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News Release

 
   PO 360
   Trenton, NJ 08625-0360

   For Release:
   November 14, 2001

George T. DiFerdinando, Jr., MD, MPH
Acting Commissioner

For Further Information Contact:
For DHSS:
Laura Otterbourg/609-984-7160
For Fleishman-Hillard:
Lisa Holmes/212-453-2489



DHSS OFFERS RESIDENTS THE MOST COMPREHENSIVE
QUIT-SMOKING SERVICES PROGRAM IN THE NATION

Number of users increases dramatically as
Quit services program celebrates its first anniversary


TRENTON -The New Jersey Department of Health & Senior Services (DHSS) acting Commissioner George T. DiFerdinando, Jr., MD, MPH, announced today that New Jersey's Quitline and Quitnetsm, launched on October 26, 2000, are well on their way to meeting the expectations set by the Department for helping smokers who want to quit smoking. Quitline users have achieved a 28 percent quit rate six months after completing the program. Roughly 39 percent of Quitnet registrants who responded to a recent survey reported they were smoke-free six months later. By contrast, those who attempt to quit on their own traditionally have a 3 to 5 percent success rate. "These interim figures are certainly promising. We think these services are really helping people who want to quit smoking," Dr. DiFerdinando said.

More than 139,000 people logged on to New Jersey Quitnet in the first program year. Visitors remained for an average of 13 minutes each visit. The typical Quitline user receives counseling for about three months before a successful quit. In addition to New Jersey's Quitnet and Quitline, there are now 15 Quitcenters - personal counseling clinics - throughout the state. New Jersey is the only state in the nation to offer the public all three quitting services.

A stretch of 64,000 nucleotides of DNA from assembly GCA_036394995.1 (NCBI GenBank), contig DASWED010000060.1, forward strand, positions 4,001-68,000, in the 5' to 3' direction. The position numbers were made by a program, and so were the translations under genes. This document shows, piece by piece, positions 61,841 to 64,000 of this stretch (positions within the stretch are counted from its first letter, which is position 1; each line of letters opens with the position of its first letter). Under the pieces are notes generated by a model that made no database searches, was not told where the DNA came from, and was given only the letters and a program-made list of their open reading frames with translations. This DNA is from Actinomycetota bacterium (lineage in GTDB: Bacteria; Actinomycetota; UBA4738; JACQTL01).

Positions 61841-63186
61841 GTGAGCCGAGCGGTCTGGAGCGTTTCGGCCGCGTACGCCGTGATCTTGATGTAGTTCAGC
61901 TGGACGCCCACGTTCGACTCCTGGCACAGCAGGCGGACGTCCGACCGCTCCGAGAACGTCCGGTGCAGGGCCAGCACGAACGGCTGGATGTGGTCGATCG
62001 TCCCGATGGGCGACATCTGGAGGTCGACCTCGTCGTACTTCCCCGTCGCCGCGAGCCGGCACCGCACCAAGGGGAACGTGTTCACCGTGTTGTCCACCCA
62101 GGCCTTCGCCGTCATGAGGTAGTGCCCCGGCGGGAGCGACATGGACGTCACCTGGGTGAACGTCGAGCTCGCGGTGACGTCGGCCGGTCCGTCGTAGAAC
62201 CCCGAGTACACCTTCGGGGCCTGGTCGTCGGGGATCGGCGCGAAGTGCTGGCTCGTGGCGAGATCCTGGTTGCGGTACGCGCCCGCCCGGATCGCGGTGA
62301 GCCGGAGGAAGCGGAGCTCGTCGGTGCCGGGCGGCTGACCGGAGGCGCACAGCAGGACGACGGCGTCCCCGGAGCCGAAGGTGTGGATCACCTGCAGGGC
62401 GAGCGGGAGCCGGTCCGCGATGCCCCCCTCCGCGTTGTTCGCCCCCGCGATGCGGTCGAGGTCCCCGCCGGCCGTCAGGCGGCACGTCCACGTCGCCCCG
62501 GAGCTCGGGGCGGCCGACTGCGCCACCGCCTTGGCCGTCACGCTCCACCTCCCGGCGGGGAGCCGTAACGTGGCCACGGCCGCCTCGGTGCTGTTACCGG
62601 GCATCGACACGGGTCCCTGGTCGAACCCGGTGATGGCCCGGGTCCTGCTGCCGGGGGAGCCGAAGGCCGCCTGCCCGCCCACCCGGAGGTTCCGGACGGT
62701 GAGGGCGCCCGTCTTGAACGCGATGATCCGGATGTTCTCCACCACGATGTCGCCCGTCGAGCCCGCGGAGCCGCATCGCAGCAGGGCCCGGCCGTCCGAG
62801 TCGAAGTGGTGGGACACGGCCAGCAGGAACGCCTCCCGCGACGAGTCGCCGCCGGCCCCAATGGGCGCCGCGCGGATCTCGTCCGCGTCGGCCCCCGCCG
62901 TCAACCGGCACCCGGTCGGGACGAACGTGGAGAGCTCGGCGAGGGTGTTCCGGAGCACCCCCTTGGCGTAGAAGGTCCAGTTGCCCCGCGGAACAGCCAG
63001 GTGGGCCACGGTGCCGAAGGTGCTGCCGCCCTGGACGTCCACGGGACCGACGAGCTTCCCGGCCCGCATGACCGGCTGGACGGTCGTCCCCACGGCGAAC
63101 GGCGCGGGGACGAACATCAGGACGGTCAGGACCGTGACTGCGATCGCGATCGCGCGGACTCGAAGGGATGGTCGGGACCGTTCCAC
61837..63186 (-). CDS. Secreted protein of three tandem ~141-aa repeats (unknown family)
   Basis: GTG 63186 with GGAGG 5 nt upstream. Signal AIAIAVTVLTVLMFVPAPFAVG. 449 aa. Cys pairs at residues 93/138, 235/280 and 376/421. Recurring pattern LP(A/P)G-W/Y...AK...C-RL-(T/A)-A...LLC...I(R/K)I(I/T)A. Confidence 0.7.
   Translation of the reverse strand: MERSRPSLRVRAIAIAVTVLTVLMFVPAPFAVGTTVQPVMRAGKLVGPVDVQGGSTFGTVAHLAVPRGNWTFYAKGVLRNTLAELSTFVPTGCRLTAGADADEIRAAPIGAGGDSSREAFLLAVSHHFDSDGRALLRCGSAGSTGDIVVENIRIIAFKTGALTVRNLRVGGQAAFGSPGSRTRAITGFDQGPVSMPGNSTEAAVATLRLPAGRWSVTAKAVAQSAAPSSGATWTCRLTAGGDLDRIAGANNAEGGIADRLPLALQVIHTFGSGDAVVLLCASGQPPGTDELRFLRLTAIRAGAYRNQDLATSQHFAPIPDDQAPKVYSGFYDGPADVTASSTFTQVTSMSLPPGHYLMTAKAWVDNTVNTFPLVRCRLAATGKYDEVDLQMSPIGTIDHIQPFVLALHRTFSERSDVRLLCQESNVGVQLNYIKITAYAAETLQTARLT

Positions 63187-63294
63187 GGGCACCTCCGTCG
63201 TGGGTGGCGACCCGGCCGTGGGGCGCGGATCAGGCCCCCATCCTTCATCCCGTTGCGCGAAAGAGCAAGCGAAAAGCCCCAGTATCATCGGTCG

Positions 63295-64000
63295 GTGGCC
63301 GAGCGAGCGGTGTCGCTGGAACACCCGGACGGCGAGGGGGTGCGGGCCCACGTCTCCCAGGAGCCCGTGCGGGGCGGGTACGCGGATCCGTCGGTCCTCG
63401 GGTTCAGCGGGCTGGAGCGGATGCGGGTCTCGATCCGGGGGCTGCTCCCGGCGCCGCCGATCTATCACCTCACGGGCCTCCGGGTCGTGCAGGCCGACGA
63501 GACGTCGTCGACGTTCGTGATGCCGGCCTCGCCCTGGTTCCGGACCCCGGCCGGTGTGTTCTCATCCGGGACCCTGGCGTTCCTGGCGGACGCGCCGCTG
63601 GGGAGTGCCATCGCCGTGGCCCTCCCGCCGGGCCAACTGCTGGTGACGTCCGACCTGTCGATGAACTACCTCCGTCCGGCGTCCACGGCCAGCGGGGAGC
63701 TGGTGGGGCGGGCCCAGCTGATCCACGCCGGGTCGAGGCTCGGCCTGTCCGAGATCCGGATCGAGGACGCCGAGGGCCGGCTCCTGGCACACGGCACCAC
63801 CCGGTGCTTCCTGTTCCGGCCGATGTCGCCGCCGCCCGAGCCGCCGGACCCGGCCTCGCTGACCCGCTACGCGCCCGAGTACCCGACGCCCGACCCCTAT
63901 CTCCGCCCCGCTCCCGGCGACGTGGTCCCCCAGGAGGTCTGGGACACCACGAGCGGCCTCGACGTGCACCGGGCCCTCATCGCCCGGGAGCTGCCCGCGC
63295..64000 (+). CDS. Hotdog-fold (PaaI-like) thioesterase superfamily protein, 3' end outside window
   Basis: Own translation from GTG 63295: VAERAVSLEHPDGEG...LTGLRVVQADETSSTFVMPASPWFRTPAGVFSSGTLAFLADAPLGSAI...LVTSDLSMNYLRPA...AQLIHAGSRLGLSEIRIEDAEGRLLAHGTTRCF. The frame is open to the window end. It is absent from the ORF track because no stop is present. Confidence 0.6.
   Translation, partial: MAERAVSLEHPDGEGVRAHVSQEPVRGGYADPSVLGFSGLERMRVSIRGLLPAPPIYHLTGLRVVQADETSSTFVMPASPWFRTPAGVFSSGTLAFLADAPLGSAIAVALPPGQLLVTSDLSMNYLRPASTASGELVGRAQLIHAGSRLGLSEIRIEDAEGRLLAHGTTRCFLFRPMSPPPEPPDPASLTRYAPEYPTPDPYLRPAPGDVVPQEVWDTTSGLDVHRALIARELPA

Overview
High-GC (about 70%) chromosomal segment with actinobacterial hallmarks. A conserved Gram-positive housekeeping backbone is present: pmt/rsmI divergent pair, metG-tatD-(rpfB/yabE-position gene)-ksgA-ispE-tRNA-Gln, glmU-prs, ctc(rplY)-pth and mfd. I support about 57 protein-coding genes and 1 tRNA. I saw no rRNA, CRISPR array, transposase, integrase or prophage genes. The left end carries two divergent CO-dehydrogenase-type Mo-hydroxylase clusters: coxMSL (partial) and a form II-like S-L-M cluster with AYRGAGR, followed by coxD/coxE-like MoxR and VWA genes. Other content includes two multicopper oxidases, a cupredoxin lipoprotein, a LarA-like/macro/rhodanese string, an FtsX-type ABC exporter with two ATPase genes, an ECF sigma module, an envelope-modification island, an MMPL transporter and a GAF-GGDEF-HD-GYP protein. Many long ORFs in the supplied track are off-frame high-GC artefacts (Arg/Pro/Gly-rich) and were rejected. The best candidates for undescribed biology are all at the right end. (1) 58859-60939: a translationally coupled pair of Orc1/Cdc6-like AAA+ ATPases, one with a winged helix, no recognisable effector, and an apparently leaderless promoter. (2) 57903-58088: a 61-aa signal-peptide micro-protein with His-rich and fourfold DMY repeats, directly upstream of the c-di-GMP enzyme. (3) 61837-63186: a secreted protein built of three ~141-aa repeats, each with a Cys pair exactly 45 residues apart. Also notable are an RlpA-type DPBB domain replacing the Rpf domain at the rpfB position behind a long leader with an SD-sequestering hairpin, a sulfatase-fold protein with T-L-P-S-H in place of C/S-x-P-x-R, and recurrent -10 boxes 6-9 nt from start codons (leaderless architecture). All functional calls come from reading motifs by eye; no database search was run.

"New Jersey is one of the most diverse states in the nation, so before launching our program, we began by studying the smoking habits of our residents. Research showed us that the people who most want to quit are between the ages of 34-54, and many said they would be willing to try no-or low-cost services. In fact, nearly three-quarters of these smokers said they would like to break the habit, so we decided to promote the Quit services to this group. Our first year results show that this approach is working. This target population, which we are reaching, is the age group with the greatest number of smokers in New Jersey." said Dr. DiFerdinando.

To reach these smokers, DHSS instituted a multifaceted advertising and public relations campaign, including billboards, bus sides and newspaper and radio advertising. In September, 2001, the department expanded on its early efforts to include network television advertising and :30 radio spots, in both Spanish and English.

Since the new wave of television and radio commercials hit the air mid-September 2001, visits to NJ Quitnet have increased by 69 percent. In that same period, calls to NJ Quitline have increased a striking 100 percent.

Registrants to the services are defined as those willing to share demographic information, which enables DHSS to follow up with them on their progress. Many more people successfully use the services, but because they do not register, the department has no way to track their progress. Therefore, DHSS will get a truer picture and a better indication of the program's effort to help smokers quit when we have completed the analysis of the second Adult Tobacco Survey.